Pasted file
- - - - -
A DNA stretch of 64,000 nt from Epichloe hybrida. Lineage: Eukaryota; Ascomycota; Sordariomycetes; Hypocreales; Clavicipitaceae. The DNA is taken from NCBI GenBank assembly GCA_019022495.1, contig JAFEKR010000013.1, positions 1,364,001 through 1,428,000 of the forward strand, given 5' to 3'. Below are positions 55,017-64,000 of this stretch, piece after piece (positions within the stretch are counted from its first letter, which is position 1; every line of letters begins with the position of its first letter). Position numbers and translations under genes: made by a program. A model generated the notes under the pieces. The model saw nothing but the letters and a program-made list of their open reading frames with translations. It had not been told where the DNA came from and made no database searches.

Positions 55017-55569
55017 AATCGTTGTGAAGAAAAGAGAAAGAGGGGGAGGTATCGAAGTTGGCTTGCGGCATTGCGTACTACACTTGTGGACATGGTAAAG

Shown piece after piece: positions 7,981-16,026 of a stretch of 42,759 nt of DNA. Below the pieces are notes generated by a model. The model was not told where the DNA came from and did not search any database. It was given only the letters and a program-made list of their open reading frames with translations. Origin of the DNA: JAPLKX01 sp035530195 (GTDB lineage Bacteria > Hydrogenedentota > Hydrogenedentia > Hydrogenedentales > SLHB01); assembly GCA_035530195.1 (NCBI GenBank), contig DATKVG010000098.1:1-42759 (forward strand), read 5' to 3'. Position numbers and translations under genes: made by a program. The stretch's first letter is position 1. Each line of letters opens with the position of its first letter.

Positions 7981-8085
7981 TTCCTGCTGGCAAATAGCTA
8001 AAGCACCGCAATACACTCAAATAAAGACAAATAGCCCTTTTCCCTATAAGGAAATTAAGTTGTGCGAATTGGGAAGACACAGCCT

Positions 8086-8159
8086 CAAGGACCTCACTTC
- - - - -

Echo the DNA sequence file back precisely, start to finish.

A DNA stretch of 64,000 nt from Epichloe hybrida. Lineage: Eukaryota; Ascomycota; Sordariomycetes; Hypocreales; Clavicipitaceae. The DNA is taken from NCBI GenBank assembly GCA_019022495.1, contig JAFEKR010000013.1, positions 1,364,001 through 1,428,000 of the forward strand, given 5' to 3'. Below are positions 55,017-64,000 of this stretch, piece after piece (positions within the stretch are counted from its first letter, which is position 1; every line of letters begins with the position of its first letter). Position numbers and translations under genes: made by a program. A model generated the notes under the pieces. The model saw nothing but the letters and a program-made list of their open reading frames with translations. It had not been told where the DNA came from and made no database searches.

Positions 55017-55569
55017 AATCGTTGTGAAGAAAAGAGAAAGAGGGGGAGGTATCGAAGTTGGCTTGCGGCATTGCGTACTACACTTGTGGACATGGTAAAG

Shown piece after piece: positions 7,981-16,026 of a stretch of 42,759 nt of DNA. Below the pieces are notes generated by a model. The model was not told where the DNA came from and did not search any database. It was given only the letters and a program-made list of their open reading frames with translations. Origin of the DNA: JAPLKX01 sp035530195 (GTDB lineage Bacteria > Hydrogenedentota > Hydrogenedentia > Hydrogenedentales > SLHB01); assembly GCA_035530195.1 (NCBI GenBank), contig DATKVG010000098.1:1-42759 (forward strand), read 5' to 3'. Position numbers and translations under genes: made by a program. The stretch's first letter is position 1. Each line of letters opens with the position of its first letter.

Positions 7981-8085
7981 TTCCTGCTGGCAAATAGCTA
8001 AAGCACCGCAATACACTCAAATAAAGACAAATAGCCCTTTTCCCTATAAGGAAATTAAGTTGTGCGAATTGGGAAGACACAGCCT

Positions 8086-8159
8086 CAAGGACCTCACTTC